> > Voters are to submit ranked ballots with truncations allowed internally as
> > well as at the extremes (i.e. where there is no preference equal ranks are
> > allowed).
> > 
> > Suppose that the winner of the election is to be the beats-all candidate
> > if there is one, and otherwise the highest ranked candidate on a randomly
> > drawn ballot.
> > 
> > How would polling information make any difference in the way anybody
> > voted?
> I'm not sure how we defined "beats-all", so I'm taking it to mean "sole
> Condorcet winner".
> If the polling data shows your candidate to be drawing 35% of first
> preferences, you can expect your candidate to have a 35% chance of
> winning the random completion method.  If you view the likely beats-all
> candidate's utility as .30, then your best strategy is to vote in such a
> way as to prevent the ballots from showing any beats-all winner (try to
> force a cycle, in other words), assuming you can't otherwise make your
> own candidate the beats-all winner.
> If, on the other hand, false polling data convinces you that your
> candidate is only drawing 25% of the first-choice vote, you would want
> to help the beats-all candidate as much as possible.
> > After the election, no matter who the winner turned out to be, and no
> > matter how all of the other voters actually voted, how could any sincere
> > voter regret his/her voted ballot?
> >
> > So beats-all with random completion is strategy free and non-manipulable.
> The sincere voter would regret voting sincerely if the .30 beats-all
> candidate won, but the results showed that the voter's first choice
> would have had > 35% chance of winning the random drawing.
> I don't think I agree with claims in the rest of this message either,
> but they seem to be based on the earlier arguments, so I think I'll stop
> here until I'm sure I've understood correctly so far.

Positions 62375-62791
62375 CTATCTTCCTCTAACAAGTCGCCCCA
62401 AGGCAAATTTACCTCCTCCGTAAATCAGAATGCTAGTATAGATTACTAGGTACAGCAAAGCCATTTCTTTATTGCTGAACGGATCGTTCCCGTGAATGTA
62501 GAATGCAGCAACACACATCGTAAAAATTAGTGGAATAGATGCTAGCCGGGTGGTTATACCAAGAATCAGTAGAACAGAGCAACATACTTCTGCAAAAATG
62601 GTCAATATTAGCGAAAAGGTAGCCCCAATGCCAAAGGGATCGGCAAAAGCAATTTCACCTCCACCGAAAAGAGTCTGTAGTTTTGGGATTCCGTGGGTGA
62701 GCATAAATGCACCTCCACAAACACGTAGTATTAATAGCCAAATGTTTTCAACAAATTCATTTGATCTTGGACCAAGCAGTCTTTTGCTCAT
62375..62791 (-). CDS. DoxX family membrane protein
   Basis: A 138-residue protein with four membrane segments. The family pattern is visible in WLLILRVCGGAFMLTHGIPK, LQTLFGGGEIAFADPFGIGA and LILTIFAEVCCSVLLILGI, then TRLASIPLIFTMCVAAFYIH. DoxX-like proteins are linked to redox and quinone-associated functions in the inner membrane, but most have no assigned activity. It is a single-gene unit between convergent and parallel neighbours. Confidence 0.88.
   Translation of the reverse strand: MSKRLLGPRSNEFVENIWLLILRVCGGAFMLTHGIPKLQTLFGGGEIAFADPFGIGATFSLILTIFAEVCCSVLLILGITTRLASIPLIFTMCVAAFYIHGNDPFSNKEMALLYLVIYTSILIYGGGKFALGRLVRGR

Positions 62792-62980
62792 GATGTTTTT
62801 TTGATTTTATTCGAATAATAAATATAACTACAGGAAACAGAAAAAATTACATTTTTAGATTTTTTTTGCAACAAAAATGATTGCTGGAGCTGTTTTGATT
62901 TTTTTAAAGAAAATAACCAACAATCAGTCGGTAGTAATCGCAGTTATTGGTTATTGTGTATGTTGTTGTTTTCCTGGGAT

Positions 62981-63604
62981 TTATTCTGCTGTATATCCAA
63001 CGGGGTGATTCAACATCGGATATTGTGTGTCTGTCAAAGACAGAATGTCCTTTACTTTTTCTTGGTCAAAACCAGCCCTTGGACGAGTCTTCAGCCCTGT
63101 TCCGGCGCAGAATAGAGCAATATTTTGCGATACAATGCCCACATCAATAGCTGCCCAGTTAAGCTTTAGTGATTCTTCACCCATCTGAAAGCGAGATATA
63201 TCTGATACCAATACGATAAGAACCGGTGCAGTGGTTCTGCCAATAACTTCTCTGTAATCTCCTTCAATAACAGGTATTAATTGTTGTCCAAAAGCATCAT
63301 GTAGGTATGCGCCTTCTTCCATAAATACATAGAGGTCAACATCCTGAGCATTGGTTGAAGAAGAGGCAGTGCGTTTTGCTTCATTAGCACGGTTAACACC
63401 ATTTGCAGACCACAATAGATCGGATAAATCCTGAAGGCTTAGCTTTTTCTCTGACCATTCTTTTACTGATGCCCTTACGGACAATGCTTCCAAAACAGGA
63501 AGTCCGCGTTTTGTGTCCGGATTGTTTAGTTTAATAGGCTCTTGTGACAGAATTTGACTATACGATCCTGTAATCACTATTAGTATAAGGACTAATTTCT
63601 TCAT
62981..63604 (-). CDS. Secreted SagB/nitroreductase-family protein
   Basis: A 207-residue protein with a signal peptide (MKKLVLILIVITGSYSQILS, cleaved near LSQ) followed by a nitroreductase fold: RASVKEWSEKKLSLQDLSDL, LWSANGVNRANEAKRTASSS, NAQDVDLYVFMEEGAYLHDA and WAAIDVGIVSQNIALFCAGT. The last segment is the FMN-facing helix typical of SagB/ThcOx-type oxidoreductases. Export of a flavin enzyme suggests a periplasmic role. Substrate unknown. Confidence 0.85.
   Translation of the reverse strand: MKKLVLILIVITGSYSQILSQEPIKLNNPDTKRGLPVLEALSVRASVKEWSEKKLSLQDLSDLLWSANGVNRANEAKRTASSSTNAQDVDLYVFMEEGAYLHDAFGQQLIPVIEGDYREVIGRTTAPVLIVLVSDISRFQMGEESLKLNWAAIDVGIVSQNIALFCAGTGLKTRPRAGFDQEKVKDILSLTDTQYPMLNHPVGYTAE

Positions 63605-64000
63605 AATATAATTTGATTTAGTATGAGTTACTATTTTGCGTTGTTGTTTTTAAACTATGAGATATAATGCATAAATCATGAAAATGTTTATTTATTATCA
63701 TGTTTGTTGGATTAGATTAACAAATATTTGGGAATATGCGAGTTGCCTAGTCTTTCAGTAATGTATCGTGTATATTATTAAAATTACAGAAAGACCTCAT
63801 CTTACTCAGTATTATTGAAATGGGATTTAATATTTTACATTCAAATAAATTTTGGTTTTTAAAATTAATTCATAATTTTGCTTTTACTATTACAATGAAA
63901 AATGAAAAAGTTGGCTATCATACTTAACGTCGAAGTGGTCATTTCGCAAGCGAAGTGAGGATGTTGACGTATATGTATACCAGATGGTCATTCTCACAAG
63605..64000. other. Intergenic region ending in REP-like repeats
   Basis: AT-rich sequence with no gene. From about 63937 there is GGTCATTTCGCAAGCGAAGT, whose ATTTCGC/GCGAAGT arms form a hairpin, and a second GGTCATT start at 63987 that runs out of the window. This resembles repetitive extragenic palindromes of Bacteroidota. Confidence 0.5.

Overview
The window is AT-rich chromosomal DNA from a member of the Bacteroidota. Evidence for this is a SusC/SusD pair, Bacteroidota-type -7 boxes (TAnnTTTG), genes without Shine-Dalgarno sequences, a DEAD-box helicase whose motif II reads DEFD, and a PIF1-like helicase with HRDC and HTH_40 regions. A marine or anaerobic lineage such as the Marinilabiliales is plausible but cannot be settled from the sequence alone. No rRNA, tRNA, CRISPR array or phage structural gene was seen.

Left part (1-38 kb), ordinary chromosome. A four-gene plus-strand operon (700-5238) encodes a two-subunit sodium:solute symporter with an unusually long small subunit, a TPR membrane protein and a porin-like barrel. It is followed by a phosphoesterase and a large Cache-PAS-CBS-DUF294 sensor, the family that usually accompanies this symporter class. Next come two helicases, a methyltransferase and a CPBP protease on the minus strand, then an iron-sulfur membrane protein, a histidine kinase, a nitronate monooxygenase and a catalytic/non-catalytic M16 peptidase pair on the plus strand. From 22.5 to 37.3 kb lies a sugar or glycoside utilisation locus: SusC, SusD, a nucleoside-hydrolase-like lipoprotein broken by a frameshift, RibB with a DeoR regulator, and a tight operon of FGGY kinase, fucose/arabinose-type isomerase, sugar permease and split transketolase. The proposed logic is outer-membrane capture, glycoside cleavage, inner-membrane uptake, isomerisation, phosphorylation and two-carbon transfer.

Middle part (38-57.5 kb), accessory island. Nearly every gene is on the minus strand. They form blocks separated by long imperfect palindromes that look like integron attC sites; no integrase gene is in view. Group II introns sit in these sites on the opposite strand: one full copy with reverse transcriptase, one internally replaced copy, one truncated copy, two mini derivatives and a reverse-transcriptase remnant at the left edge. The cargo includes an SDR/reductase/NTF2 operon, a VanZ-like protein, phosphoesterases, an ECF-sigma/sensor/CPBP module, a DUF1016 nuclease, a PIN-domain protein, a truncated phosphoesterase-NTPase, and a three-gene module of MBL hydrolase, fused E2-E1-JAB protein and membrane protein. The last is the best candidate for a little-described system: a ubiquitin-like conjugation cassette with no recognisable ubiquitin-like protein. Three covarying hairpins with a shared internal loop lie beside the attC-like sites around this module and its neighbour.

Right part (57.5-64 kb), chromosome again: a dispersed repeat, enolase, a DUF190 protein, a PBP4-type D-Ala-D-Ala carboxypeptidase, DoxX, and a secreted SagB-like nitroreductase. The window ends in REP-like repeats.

> Bart
> > If some other completion is used, then the election can be manipulated to
> > some degree, depending on the completion method.
> > 
> > It seems to me that the beats-all check on the front end of the method
> > can soften the effect of strategy mistakes on the back end "completion" as
> > long as the completion method isn't too blatantly prone to order reversal
> > strategy like Borda.
> >
> > Suppose that Approval is the completion method, for example.  It takes
> > polling information for voters to make a good choice of approval cutoff,
> > but no polling information to decide on the order of the candidates.
> >
> > If the polling information is totally wrong, the approval cutoff choices
> > may be bad, but with a little bit of luck, the election is decided before
> > the approval stage.
> > 
> > To minimize the potential for manipulation, Condorcet with Approval
> > Completion would be carried out with two trips to the polls.
> > 
> > If there is a CW, only one trip is necessary.
> > 
> > If not, then the results of the first trip reliably inform the choices for
> > the second (Approval) trip to the polls.
> > 
> > Of course (as Demorep is sure to point out) this method is too complicated
> > and inconvenient for public consumption, but it may have private
> > application in situations where it is important to minimize the potential
> > for manipulation.
> > 
> > More importantly, as far as I'm concerned, it helps us see the practical
> > limitations of strategy free methods.
> > 
> > Forest